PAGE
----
There has been many times in my life where I have felt like quitting my job. Sometimes I got frustrated by a boss who didn’t listen, or who asked me to do something that I didn’t agree with. Sometimes it was a corporate decision that I disagreed with. Sometimes rude customers pushed my buttons. Sometimes being short on sleep made me irritable and not willing to put up with office politics, lying, or impatience.

The advantage of the frustration and anger you feel is that it is easier to take action and quit because of the energy of those emotions. The disadvantage is that you might regret quitting. How are you going to pay your bills and your mortgage/rent? Do you want a positive reference from this company to help you get your next job?

I suggest that when you feel that frustration and anger, remove yourself from the situation and breathe deeply. If you can leave your workplace, it helps to go outside and yell to let off some steam. Going for a brisk walk in nature also helps. When you have calmed down, either the same day or  within the week, it is time to look at your work situation to see if it is the right place for you right now.

You can start by listing the answers to these questions:

  • What do you like about your current job?
  • What don’t you like about the job?
  • Are you still learning at this job?
  • Is this a job that is a good stepping stone to another job you’d like to do soon?
  • What would you like to be different?  A shorter commute?  A manager that appreciates you?  The independence of your own business so that you can set your own hours?  To be paid what you are worth?  To stop dealing with the public?  An environment that is less gossipy and more cooperative?  To feel like you are making a difference?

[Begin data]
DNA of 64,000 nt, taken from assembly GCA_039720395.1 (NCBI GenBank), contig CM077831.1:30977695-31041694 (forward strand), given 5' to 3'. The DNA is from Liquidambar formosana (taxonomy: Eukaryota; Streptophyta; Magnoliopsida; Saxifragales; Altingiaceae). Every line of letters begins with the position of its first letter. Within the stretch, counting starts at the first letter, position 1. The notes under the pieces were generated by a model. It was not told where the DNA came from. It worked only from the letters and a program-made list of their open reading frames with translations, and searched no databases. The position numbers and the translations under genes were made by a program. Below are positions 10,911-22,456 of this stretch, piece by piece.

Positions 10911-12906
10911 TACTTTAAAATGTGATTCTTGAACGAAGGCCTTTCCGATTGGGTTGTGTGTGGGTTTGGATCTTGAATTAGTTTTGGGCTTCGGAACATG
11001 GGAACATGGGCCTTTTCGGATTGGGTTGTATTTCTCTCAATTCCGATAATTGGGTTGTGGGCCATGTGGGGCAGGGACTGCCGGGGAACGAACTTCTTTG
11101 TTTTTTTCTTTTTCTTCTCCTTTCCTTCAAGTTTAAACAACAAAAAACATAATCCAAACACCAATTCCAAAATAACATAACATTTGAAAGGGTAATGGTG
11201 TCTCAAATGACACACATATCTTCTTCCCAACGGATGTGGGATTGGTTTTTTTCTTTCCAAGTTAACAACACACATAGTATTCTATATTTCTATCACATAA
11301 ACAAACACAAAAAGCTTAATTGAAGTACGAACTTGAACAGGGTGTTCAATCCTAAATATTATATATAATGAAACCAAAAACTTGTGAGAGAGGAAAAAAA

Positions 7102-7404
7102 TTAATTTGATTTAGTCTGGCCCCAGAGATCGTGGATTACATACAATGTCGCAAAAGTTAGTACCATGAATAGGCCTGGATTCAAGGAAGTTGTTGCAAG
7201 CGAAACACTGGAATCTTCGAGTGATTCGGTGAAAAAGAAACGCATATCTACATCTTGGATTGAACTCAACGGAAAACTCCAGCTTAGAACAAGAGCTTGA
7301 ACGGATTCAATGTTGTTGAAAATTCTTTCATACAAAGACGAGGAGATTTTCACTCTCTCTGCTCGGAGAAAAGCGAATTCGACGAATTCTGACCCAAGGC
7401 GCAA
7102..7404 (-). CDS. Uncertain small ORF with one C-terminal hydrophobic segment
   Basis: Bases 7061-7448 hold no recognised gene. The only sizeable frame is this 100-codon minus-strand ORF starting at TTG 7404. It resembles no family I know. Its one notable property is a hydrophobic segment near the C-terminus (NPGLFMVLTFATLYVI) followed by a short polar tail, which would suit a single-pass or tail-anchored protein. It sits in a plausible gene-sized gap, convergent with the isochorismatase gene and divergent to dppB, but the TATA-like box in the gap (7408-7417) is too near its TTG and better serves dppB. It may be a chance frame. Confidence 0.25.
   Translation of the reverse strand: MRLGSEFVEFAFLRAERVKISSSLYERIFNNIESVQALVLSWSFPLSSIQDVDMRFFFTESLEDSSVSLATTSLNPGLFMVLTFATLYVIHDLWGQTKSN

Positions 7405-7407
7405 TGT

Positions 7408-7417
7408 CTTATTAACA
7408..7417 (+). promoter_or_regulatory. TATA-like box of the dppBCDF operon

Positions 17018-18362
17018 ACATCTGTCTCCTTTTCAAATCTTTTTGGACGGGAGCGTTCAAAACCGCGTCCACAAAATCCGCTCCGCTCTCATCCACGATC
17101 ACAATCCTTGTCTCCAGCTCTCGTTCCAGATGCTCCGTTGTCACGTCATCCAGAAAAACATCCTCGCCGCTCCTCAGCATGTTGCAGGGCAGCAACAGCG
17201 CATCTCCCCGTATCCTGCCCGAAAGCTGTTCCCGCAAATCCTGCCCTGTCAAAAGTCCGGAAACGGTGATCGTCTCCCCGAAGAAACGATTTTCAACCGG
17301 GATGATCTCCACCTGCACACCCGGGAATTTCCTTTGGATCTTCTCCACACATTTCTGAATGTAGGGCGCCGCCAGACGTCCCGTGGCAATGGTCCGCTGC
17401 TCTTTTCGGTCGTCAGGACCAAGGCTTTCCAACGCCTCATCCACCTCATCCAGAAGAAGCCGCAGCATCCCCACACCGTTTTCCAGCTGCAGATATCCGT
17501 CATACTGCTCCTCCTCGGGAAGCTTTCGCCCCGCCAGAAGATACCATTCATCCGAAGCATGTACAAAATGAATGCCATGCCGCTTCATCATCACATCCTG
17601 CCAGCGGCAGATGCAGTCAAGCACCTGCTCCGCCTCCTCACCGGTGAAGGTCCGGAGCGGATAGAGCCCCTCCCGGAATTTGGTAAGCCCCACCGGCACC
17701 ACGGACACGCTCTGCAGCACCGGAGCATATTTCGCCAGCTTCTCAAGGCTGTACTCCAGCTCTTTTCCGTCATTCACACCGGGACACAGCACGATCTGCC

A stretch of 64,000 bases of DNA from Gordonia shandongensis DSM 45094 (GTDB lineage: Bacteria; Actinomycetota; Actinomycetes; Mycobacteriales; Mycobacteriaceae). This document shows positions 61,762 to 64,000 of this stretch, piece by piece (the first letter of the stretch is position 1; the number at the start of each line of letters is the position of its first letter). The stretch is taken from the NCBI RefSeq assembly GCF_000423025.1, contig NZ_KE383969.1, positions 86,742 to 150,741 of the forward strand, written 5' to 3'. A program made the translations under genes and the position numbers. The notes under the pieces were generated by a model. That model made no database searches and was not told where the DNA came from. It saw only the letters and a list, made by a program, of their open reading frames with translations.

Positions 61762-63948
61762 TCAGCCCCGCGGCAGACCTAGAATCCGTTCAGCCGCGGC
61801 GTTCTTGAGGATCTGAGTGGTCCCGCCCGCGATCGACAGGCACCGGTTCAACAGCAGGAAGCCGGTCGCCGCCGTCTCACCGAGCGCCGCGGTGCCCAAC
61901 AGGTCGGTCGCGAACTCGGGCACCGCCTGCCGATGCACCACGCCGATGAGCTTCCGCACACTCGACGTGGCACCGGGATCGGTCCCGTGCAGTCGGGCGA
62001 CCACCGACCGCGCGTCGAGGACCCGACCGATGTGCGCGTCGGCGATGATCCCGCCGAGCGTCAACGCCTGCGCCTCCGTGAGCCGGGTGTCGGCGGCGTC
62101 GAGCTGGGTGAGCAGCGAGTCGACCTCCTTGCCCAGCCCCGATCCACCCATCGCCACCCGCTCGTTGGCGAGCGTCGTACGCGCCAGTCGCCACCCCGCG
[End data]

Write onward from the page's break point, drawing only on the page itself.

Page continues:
Discuss your answers with a friend, family member or career coach.  Look at options of changing departments, employers, careers, or just changing your perspective.  Is your current job bringing you closer or further away to living the values that are important to you?
Check with both your logical, analytical self and your intuitive side.  Your gut may tell you to quit even though your mother or spouse tells you that is a bad idea.  If you are in a good mood and feeling calm (not angry or fearful), trust your instincts.
If you decide to leave your current job, create a plan.  Can you afford to be out of work for several months while you find another job?  Start doing some networking, learning and preparing.  When you are ready, write a formal resignation letter and give at least two weeks’ notice.  Try to leave on good terms, so that management, co-workers and staff will have good memories of you.  Those connections may come in handy in the future, and even if they don’t, you’ll feel better if you’ve treated them as well as you could.